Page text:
The ROC analyses were performed both on the training and an independent validation dataset to evaluate the potential of identified miRNAs and the miRNA combination for KTR diagnosis and subtyping. At single miRNA level, as drawn in Fig. 4a, b and e, all the three miRNAs showed strong power (AUC > 0.8, average AUC = 0.898) in differentiating kidney allograft biopsy samples of KTR and non-KTR (nKTR, normal control), and they had comparable ability for KTR subtyping, i.e., AMR and CMR (AUC > 0.75, average AUC = 0.829). In the validation set, the miRNAs were measured using blood samples since blood can be obtained noninvasively compared with kidney tissues. As shown in Fig. 4c, d and e, miR-155-5p and miR-23b-3p tended to outperform on KTR prediction (AUC > 0.75), and miR-145-5p reached the AUC of 0.917 for AMR and CMR subtyping. Compared with single biomarkers, the combination of three miRNAs improved the overall performance in different groups, which indicated the potential of the three miRNAs as a combined signature for KTR management.

Fig. 4
figure4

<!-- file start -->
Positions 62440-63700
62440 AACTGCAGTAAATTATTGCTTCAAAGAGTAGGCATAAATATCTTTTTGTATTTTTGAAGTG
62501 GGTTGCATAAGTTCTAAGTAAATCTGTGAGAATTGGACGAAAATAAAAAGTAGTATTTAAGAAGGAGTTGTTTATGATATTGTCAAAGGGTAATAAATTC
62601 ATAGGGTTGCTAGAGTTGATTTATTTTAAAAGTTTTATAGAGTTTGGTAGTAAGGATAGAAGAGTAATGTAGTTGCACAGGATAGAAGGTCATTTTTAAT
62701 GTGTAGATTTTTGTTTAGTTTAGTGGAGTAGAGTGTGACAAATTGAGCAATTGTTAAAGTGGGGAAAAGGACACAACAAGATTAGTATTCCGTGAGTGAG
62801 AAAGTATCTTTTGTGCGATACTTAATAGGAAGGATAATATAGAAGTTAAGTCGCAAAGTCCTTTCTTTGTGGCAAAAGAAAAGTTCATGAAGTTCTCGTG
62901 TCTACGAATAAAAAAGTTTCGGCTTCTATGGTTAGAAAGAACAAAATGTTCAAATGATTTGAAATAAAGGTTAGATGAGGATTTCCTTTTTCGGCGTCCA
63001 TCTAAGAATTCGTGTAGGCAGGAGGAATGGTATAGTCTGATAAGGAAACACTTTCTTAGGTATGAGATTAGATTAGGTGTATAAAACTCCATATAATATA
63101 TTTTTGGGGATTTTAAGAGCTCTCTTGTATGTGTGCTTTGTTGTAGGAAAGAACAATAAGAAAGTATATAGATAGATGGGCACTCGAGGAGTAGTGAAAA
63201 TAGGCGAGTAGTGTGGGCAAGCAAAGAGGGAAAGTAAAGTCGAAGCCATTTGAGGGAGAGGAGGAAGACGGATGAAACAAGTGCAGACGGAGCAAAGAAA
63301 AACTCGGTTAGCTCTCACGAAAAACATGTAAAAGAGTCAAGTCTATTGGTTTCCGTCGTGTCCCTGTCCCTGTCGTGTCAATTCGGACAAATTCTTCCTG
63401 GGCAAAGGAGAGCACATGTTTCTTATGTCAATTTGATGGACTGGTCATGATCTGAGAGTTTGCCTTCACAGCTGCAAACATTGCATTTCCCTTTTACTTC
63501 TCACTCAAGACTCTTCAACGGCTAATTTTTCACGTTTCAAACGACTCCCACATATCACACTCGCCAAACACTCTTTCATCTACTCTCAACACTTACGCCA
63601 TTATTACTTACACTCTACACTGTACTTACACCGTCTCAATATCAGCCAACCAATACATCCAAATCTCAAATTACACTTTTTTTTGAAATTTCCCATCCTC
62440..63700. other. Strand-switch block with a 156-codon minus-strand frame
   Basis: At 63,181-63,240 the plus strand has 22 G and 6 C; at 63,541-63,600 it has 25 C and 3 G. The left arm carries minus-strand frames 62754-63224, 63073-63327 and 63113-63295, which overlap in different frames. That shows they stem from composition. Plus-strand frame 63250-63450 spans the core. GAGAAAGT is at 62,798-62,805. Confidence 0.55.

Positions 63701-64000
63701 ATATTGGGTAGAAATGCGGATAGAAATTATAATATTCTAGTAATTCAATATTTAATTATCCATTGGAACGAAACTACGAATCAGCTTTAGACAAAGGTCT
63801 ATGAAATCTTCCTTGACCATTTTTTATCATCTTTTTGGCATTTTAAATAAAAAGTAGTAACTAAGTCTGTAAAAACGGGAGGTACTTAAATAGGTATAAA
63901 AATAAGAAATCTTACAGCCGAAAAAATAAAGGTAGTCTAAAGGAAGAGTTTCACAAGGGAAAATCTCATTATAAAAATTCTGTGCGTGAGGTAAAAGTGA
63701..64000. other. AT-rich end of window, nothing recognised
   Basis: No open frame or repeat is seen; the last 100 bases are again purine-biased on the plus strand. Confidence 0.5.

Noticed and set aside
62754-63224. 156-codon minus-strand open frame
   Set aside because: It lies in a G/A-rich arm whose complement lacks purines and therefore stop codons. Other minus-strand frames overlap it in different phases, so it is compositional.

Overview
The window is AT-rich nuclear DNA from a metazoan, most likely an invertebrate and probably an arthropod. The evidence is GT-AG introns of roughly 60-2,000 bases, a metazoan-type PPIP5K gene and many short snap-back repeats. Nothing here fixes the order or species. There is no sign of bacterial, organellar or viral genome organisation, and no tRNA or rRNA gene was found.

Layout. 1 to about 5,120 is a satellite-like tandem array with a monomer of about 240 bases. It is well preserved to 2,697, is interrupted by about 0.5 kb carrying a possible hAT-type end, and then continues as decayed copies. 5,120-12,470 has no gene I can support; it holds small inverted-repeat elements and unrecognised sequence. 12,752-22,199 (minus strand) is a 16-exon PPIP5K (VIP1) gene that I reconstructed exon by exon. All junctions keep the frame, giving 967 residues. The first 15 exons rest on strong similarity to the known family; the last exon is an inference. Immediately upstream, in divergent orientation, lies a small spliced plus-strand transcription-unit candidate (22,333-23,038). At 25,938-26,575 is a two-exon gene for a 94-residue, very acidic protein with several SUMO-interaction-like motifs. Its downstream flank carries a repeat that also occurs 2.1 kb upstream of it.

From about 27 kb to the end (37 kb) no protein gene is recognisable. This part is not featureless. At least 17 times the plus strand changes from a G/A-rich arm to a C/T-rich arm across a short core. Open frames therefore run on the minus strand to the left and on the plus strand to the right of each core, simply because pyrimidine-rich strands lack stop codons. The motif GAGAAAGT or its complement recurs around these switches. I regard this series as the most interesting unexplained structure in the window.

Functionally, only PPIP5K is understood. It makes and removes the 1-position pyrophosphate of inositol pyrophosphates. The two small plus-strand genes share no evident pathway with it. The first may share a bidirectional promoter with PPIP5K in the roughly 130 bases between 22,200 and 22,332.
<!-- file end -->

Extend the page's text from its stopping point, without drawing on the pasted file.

The ROC analysis of identified miRNA biomarkers and their combined signature for KTR diagnosis and subtyping: (a) and (b) The performance in kidney allograft biopsy samples (GSE30282); (c) and (d) The performance in blood samples (GSE115816); (e) Comparison of AUC values among different conditional groups. Blue and red shadings represent biopsy and blood sample respectively

It should be noticed that the AUC values of identified miRNAs were highly heterogeneous between tissue and blood groups. In addition to the differences in sample source, the number and size of dataset is another important consideration. Therefore large-sample-based consistency analysis should be conducted for further functional validation.